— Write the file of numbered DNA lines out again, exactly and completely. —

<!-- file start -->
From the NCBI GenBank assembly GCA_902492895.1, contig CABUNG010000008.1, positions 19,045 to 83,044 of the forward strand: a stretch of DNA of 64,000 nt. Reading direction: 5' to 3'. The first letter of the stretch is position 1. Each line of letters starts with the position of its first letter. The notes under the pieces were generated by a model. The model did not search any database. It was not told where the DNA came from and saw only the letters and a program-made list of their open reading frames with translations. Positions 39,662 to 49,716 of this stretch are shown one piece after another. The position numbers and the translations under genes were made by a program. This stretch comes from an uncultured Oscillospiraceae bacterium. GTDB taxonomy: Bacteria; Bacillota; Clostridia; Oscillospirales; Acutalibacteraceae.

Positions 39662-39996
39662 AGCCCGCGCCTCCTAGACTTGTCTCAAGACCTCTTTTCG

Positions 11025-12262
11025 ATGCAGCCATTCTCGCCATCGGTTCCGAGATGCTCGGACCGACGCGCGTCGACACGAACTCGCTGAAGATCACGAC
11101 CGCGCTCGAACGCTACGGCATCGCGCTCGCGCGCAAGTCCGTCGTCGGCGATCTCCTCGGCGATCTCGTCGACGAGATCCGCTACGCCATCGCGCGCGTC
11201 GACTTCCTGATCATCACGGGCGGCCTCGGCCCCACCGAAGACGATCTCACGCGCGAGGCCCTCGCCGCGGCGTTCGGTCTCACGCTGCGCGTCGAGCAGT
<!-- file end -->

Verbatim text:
From the NCBI GenBank assembly GCA_902492895.1, contig CABUNG010000008.1, positions 19,045 to 83,044 of the forward strand: a stretch of DNA of 64,000 nt. Reading direction: 5' to 3'. The first letter of the stretch is position 1. Each line of letters starts with the position of its first letter. The notes under the pieces were generated by a model. The model did not search any database. It was not told where the DNA came from and saw only the letters and a program-made list of their open reading frames with translations. Positions 39,662 to 49,716 of this stretch are shown one piece after another. The position numbers and the translations under genes were made by a program. This stretch comes from an uncultured Oscillospiraceae bacterium. GTDB taxonomy: Bacteria; Bacillota; Clostridia; Oscillospirales; Acutalibacteraceae.

Positions 39662-39996
39662 AGCCCGCGCCTCCTAGACTTGTCTCAAGACCTCTTTTCG

Positions 11025-12262
11025 ATGCAGCCATTCTCGCCATCGGTTCCGAGATGCTCGGACCGACGCGCGTCGACACGAACTCGCTGAAGATCACGAC
11101 CGCGCTCGAACGCTACGGCATCGCGCTCGCGCGCAAGTCCGTCGTCGGCGATCTCCTCGGCGATCTCGTCGACGAGATCCGCTACGCCATCGCGCGCGTC
11201 GACTTCCTGATCATCACGGGCGGCCTCGGCCCCACCGAAGACGATCTCACGCGCGAGGCCCTCGCCGCGGCGTTCGGTCTCACGCTGCGCGTCGAGCAGT